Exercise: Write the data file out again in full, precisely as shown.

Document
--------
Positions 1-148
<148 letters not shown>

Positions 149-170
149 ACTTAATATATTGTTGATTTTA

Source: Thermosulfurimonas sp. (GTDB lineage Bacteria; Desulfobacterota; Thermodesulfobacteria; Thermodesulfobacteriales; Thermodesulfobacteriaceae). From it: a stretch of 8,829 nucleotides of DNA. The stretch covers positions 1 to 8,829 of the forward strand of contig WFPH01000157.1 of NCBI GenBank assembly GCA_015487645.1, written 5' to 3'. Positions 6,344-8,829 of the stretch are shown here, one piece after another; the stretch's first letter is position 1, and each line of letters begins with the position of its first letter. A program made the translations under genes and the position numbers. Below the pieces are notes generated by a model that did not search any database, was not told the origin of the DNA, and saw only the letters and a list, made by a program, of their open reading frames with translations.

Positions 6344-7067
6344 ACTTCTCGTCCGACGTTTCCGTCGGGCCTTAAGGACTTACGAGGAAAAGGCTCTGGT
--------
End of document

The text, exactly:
Positions 1-148
<148 letters not shown>

Positions 149-170
149 ACTTAATATATTGTTGATTTTA

Source: Thermosulfurimonas sp. (GTDB lineage Bacteria; Desulfobacterota; Thermodesulfobacteria; Thermodesulfobacteriales; Thermodesulfobacteriaceae). From it: a stretch of 8,829 nucleotides of DNA. The stretch covers positions 1 to 8,829 of the forward strand of contig WFPH01000157.1 of NCBI GenBank assembly GCA_015487645.1, written 5' to 3'. Positions 6,344-8,829 of the stretch are shown here, one piece after another; the stretch's first letter is position 1, and each line of letters begins with the position of its first letter. A program made the translations under genes and the position numbers. Below the pieces are notes generated by a model that did not search any database, was not told the origin of the DNA, and saw only the letters and a list, made by a program, of their open reading frames with translations.

Positions 6344-7067
6344 ACTTCTCGTCCGACGTTTCCGTCGGGCCTTAAGGACTTACGAGGAAAAGGCTCTGGT